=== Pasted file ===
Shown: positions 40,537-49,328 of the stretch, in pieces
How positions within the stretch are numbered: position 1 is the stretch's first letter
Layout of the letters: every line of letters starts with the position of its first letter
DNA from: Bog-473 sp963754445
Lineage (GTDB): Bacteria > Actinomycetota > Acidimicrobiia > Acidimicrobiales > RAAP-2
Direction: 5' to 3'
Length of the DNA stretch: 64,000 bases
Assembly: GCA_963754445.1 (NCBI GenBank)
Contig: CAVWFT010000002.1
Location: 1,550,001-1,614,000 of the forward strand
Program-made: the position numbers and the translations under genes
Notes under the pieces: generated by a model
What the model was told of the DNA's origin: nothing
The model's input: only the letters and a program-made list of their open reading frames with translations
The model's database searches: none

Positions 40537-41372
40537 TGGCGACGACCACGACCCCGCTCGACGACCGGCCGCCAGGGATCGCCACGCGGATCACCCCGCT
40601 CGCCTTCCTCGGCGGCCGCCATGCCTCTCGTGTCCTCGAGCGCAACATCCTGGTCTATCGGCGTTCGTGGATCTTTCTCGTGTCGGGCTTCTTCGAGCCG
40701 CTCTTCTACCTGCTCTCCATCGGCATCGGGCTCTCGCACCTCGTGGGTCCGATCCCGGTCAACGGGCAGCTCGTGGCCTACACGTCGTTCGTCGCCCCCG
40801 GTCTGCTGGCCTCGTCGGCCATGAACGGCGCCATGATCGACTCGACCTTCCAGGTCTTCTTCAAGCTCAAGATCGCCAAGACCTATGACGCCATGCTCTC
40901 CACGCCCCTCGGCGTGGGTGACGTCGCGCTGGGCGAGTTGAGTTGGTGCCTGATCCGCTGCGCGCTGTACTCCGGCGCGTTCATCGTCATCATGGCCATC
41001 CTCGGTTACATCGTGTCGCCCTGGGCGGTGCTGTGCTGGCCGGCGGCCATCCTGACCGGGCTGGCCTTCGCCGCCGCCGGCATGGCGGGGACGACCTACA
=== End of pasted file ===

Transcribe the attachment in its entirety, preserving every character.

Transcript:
Shown: positions 40,537-49,328 of the stretch, in pieces
How positions within the stretch are numbered: position 1 is the stretch's first letter
Layout of the letters: every line of letters starts with the position of its first letter
DNA from: Bog-473 sp963754445
Lineage (GTDB): Bacteria > Actinomycetota > Acidimicrobiia > Acidimicrobiales > RAAP-2
Direction: 5' to 3'
Length of the DNA stretch: 64,000 bases
Assembly: GCA_963754445.1 (NCBI GenBank)
Contig: CAVWFT010000002.1
Location: 1,550,001-1,614,000 of the forward strand
Program-made: the position numbers and the translations under genes
Notes under the pieces: generated by a model
What the model was told of the DNA's origin: nothing
The model's input: only the letters and a program-made list of their open reading frames with translations
The model's database searches: none

Positions 40537-41372
40537 TGGCGACGACCACGACCCCGCTCGACGACCGGCCGCCAGGGATCGCCACGCGGATCACCCCGCT
40601 CGCCTTCCTCGGCGGCCGCCATGCCTCTCGTGTCCTCGAGCGCAACATCCTGGTCTATCGGCGTTCGTGGATCTTTCTCGTGTCGGGCTTCTTCGAGCCG
40701 CTCTTCTACCTGCTCTCCATCGGCATCGGGCTCTCGCACCTCGTGGGTCCGATCCCGGTCAACGGGCAGCTCGTGGCCTACACGTCGTTCGTCGCCCCCG
40801 GTCTGCTGGCCTCGTCGGCCATGAACGGCGCCATGATCGACTCGACCTTCCAGGTCTTCTTCAAGCTCAAGATCGCCAAGACCTATGACGCCATGCTCTC
40901 CACGCCCCTCGGCGTGGGTGACGTCGCGCTGGGCGAGTTGAGTTGGTGCCTGATCCGCTGCGCGCTGTACTCCGGCGCGTTCATCGTCATCATGGCCATC
41001 CTCGGTTACATCGTGTCGCCCTGGGCGGTGCTGTGCTGGCCGGCGGCCATCCTGACCGGGCTGGCCTTCGCCGCCGCCGGCATGGCGGGGACGACCTACA